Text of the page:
Sunday, November 18, 2018

Asdivine 4's Characters

Oh, Kemco. If I were to liken you to any animal, it surely would be the mother bird, and we the gamers, your hungry chicks. We clamor constantly for a new meal, an RPG to play, and you sally forth in a frantic rush to provide, until you happen across a big, juicy RPG. You devour it, take in this succulent gaming morsel and delight in its many virtues, and then bring it back to we chicks. And then, you force-feed us the half-digested slop crammed in your gut that was once a proper, fully-formed RPG by vomiting it violently down our throats. The easier it goes down, the fewer nuances that we can experience of this basic decomposed matter that was once a distinguishable and perhaps even enjoyable game, the better.

And because your games are a mere $10 or less, we, like the chicks, settle for this method of satisfaction and cry out for more.

Asdivine Cross, the fourth game in the Asdivine series, is, admittedly, 1 of the better Kemco games I’ve played. That’s not much of a badge of pride, of course--it’s basically the same as saying that 1 soggy cracker is preferable over its kin because it happens to have a single grain of salt on it--but it does mean that its cast members are perhaps just close enough to being real characters that I can make a rant out of them, unlike Chronus Arc or Justice Chronicles or Grinsia or--actually, to save time, just find a list of all of Kemco’s games, and assume that at least half of them are so bland that even I can’t think of a witty insult for them. I mean, I haven’t played all of Kemco’s works by a long shot (and I do not intend to), but I’m willing to risk the assumption on this one.

Harvey: Harvey’s a pretty bland and uninteresting hero.

What’s that, you say? You’re tired of hearing me say that about almost every RPG protagonist I come across?

Yeah. Me, too.

Amelia: You know what’s a lot less funny than certain RPG developers think it is? Making the entire basis for your character’s personality and development the fact that they’re a well-meaning but highly ignorant moron. It’s like, yeah, this works for Fry from Futurama, or the eponymous Homestar Runner, but that’s because those guys are the main characters of comedies. But for a straightforward save-the-world fantasy RPG narrative, a perpetual bubblehead like Amelia just isn’t compelling, and her humor value doesn’t last for long, either.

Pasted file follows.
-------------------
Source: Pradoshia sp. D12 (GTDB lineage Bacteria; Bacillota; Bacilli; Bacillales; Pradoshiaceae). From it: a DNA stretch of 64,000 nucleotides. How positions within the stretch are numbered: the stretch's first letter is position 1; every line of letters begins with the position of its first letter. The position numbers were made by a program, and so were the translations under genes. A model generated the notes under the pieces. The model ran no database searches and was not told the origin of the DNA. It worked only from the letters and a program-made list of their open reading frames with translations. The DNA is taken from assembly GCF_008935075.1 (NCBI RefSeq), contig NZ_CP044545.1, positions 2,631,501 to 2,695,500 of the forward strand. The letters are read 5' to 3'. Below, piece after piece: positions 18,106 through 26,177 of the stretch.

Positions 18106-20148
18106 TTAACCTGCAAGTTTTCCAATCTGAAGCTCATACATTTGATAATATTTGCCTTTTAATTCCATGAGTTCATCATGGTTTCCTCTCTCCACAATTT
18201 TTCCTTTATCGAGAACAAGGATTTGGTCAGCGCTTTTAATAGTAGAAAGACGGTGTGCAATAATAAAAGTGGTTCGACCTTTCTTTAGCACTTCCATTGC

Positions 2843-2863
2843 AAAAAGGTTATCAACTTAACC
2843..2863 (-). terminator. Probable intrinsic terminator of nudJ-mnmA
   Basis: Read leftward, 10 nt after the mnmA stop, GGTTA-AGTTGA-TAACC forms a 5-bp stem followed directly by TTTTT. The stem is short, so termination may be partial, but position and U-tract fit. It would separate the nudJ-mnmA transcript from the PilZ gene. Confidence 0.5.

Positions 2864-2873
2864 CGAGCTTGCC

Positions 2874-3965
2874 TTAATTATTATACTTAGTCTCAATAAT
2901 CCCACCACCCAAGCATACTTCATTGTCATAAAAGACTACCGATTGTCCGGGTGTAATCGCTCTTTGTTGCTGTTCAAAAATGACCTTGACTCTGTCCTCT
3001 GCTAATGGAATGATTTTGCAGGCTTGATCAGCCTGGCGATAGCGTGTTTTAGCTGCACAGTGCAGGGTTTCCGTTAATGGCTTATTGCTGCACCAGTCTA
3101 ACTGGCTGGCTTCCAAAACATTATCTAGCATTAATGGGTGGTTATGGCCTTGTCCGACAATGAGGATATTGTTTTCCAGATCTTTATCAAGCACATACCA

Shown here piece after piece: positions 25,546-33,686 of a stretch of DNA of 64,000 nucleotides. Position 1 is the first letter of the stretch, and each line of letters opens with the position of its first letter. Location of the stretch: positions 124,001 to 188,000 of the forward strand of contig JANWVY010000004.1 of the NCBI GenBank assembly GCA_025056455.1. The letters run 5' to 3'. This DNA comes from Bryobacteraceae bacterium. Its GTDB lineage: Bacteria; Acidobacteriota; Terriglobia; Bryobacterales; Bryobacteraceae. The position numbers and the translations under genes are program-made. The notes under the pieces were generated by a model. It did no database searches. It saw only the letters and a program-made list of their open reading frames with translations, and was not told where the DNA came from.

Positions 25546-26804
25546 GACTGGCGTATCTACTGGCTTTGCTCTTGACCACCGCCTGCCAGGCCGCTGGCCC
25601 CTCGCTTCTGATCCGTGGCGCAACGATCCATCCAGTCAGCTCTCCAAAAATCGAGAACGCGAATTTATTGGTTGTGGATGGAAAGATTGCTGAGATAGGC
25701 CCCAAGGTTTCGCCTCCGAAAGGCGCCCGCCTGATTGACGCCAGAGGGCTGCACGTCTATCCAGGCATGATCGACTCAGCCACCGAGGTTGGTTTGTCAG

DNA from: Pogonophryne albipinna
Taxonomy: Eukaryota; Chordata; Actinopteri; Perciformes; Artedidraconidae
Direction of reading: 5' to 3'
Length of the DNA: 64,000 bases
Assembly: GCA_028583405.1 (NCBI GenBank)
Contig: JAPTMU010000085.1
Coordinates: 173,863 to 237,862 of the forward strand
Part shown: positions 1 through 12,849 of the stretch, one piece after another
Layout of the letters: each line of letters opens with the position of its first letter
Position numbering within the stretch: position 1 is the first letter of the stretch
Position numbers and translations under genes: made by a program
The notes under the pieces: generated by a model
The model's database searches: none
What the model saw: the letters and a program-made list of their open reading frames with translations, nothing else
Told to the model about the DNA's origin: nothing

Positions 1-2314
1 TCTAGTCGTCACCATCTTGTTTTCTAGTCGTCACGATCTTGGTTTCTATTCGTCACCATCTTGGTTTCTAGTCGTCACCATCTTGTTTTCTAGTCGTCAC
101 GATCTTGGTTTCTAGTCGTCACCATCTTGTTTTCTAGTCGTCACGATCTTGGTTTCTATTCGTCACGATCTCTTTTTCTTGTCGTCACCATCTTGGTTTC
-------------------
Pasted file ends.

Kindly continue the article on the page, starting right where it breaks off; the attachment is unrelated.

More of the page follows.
Olivia: Apparently, the character artist for Olivia was so damn proud of that 1 profile pic where she’s glaring that they decided to base the entirety of her personality around it. Well, I want to complain about how empty and forgettable a character that makes her, but even a personality trait so small and meaningless as “Glares pretty well,” standing all by itself, makes her more interesting than Harvey, at least.

You think I should make a list of all the characters in RPGs I’ve come across who have exactly 1 defining trait to their personality, which is so meaningless and/or stupid that it renders them parodically absurd? Because Olivia here is far and away not the first time I’ve been reminded of Final Fantasy 8’s Zell Dincht, whose solitary memorable characteristic of wanting to eat low-quality hot dogs opened my eyes to just how low and lazy RPG writers could go to round out a cast. Maybe I could even make a list of the most utterly idiotic one-notes to base the entirety of your character around. Hey, I’ve made dumber list rants.

Lucile: Frankly, I’m pretty sure that Lucile, the tsundere loli masochist, who derives what can only be described as orgasmic pleasure from the act of receiving extreme harm, offers us way too intimate, way too accurate a window into the personal interests of at least 1 of the individuals on Kemco’s creative team.

Zig: This is not just an anime thing. Look, I know forgiveness is (As)divine and all, and I’m a strong believer in the idea that one should be allowed to seek penance for one’s prior sins, and do what one can to balance the scales against the wrongs that one has caused in the past. But everyone gets chummy with Zig awfully fast once he turns against the main bad guy, considering that Zig has spent the game wiping out half the populations of multiple villages of innocent people. Like, okay, let the guy live and give him the chance to do some good to counter the evil of his past deeds, but maybe hold enough of a grudge about the matter not to immediately hand him a fucking promotion the moment he says “Yeah, I guess random murder is wrong.”

Light Deity: I guess it’s innovative to have the being associated with light, instead of the being associated with darkness, turn out to be the main villain...

Too bad her reason for being evil turns out to be the same tired old “we gotta start over from scratch cuz humans suck” schtick that like 35% of all RPG villains go with, except somehow even more limp and flavorless than usual.

Aria and Nullus: I cannot help but feel like the huge plot twist that the creation deities you have to defeat in New Game+ are actually the Harvey and Lucile of a previous time cycle would have had just a tiny bit more of an impact on the audience if Aria and Nullus had not chosen to look exactly like they did when they were human.

Goddammit, Kemco.

1 comment:

  1. I've never played any Kemco game. Looking at their list of titles on Wikipedia, I don't seem to have missed anything special.